1. Get A Great Lens.
Most people get so fixated on choosing the right camera that they forget about the most important part - the lens.
A camera with the most advanced electronics is useless if the lens, through which the light travels before it gets to the camera, is sub-standard. Unfortunately, most Micro Four Thirds (MFT) cameras come bundled with pretty cheap, all-purpose lenses which are aimed at absolute beginners.
The good news is that most manufacturers now have a selection of premium lenses which allow you to explore your creativity, improve your skills and take better photos. Buy your Micro Four Thirds (MFT) camera as a body only and then get a premium, fast lens to match your needs.
I particularly like prime lenses from from Panasonic, such as the Leica-branded 25mm f/1.4 Summilux. If prime lenses are not your thing, then check out the 12-35mm f/2.8 Lumix GX - it's a great walk-around lens and is a huge leap up from the standard kit lens options.
2. Don't Worry About Megapixels.
I'm going to say something radical here: the Megapixel (MP) resolution count is the least important part factor you need to think about when choosing a Micro Four Thirds (MFT) camera. Unfortunately most camera manufacturers still try to use resolution as a main selling point. It's mainly because they'd like you to believe the myth that more megapixels translates to better image quality. It doesn't.
I shoot family photography for a living on a pro-level Nikon D4 (which has 16MP), and I have never had a need for more. Most of the time, I wish for less because it would free up my hard drives significantly. It's very unlikely that you'll ever need more than 10MP. Which means that every new camera out there these days has more than enough megapixels for you.
3. Most Important: ISO and Autofocus.
You want a camera which can take photos in low light which means you won't have to put the camera away once the sun goes down (or have to ruin your photos with on-camera flash). And you want a camera that autofocuses quickly and without confusion - so that you don't miss the important shots.
Spend some time doing your research to make sure your camera excels at both of those things. I particularly like the Sony NEX-6 for high ISO tolerance; it has the same sensor as you'll find in a much more expensive camera - the Nikon's D700 DSLR.
Autofocus speed is pretty hard to compare when you're playing with a camera in a shop. I suggest you go online first and see what reputable reviewers have to say about autofocus speeds of different cameras you like.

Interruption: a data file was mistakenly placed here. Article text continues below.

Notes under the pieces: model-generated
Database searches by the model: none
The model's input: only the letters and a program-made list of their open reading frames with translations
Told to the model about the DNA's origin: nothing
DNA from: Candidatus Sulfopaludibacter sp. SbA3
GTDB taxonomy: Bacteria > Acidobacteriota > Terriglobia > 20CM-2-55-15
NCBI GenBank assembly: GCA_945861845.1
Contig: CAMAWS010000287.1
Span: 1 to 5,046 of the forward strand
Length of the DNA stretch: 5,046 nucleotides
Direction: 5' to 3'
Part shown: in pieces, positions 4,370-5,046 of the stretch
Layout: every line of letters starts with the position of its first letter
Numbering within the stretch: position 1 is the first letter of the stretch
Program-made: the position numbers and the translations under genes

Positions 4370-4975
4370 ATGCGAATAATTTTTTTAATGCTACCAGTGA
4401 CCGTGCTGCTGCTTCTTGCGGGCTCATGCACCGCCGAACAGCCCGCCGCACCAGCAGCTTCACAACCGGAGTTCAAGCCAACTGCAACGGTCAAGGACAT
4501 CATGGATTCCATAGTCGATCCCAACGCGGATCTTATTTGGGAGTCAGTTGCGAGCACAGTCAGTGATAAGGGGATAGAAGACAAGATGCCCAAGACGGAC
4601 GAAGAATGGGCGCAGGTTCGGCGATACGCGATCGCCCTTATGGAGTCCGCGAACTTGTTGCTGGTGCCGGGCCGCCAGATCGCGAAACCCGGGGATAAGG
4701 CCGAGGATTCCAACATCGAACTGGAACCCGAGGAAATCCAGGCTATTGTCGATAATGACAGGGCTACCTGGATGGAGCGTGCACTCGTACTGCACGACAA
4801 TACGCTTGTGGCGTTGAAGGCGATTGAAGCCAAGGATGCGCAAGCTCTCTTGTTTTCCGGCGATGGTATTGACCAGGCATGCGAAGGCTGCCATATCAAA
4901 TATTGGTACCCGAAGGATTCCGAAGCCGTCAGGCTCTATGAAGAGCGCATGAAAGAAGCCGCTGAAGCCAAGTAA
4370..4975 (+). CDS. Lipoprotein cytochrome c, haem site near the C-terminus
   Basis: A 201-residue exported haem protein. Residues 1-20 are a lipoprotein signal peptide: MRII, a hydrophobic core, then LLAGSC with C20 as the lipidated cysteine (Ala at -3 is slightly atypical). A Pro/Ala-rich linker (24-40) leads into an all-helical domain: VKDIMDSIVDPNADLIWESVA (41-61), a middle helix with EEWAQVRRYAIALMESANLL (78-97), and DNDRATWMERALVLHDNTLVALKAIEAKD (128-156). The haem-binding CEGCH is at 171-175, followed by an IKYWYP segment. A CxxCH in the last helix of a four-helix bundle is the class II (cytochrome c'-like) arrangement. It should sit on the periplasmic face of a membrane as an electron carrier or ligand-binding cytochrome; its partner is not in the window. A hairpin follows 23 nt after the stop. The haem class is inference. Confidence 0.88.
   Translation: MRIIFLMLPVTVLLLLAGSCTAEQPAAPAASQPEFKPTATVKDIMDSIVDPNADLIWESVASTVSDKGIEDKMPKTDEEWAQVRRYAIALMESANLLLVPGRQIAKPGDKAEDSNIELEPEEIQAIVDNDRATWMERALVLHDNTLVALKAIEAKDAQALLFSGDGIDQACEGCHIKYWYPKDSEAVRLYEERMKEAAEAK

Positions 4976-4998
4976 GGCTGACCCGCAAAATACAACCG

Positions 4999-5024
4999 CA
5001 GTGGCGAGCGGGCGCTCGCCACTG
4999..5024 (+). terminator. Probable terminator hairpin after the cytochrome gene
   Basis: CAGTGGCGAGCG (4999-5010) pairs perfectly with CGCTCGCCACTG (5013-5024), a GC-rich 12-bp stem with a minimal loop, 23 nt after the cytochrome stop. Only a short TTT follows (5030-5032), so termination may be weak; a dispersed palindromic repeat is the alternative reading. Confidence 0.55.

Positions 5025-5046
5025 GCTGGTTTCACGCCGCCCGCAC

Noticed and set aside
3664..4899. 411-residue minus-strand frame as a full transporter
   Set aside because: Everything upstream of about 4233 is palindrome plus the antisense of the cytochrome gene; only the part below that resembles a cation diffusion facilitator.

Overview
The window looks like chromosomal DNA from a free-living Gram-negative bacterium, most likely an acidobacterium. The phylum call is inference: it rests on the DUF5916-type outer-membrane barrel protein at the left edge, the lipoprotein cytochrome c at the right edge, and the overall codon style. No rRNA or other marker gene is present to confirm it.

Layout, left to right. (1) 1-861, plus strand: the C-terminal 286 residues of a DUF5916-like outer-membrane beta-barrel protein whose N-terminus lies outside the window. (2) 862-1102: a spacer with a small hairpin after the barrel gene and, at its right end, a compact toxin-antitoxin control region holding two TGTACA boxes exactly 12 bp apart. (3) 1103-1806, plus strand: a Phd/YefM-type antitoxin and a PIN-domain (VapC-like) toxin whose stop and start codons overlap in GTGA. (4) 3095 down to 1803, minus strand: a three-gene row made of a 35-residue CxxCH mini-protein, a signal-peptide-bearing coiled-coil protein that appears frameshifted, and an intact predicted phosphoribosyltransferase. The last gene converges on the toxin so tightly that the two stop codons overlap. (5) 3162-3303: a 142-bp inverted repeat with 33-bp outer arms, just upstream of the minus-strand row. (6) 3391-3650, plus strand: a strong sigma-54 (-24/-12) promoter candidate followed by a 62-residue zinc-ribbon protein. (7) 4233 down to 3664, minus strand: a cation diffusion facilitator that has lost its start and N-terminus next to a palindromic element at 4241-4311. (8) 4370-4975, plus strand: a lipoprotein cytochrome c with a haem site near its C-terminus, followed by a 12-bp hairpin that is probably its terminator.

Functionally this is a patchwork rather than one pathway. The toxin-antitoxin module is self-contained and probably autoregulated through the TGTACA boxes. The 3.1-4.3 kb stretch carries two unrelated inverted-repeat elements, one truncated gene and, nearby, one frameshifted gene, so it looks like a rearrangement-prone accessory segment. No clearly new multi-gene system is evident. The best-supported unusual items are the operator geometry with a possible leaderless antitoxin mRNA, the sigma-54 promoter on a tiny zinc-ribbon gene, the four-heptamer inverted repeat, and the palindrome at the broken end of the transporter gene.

4. Get A Body That Feels Nice.
A camera body, that is!
Beyond the sensor and autofocus, the only other factor you need to pay attention to when choosing a Micro Four Thirds (MFT) camera its exterior. And I'm talking about much more than its design. I suggest you go to a shop and play around with a few cameras which are on your shortlist, of course paying attention to the design (you have to look at it all the time, after all - and you want it to look nice). But also, pay attention to durability - we all hope that we never drop our camera, but the reality is that it can happen. So, does it feel like it's been well put together? How likely is it to survive a drop? Is the camera made from plastic or metal?
Have a look at the controls. Play around with them as if you were really about to take some photos. Do they feel intuitive? Are the menus easy to navigate? Are functions easily accessible through buttons or are buried in multiple, confusing touchscreen sub-menus?
5. The Most Important Factor.
A Formula 1 car is very useful to a skilled driver, but we all know that it's not the car that wins the race. The driver does.
Similarly, your camera doesn't create the photo. It just translates the story you see unfold into digital signals. The most important thing you can do to take the best photos with your new Micro Four Thirds (MFT) camera is to begin to look for stories around you that you'd want to capture.
Most people walk around with a camera in hand, asking themselves "will this make a nice photo?" I invite you to make a small adjustment to how you think, which will improve the photos you take with your new camera significantly.
Ask yourself, "what's the story here?"
A photographer is simply a storyteller who uses images instead of words to share stories of his subjects. The more you practice seeing the stories around you and translating them into imagery, the more amazing your photos will become.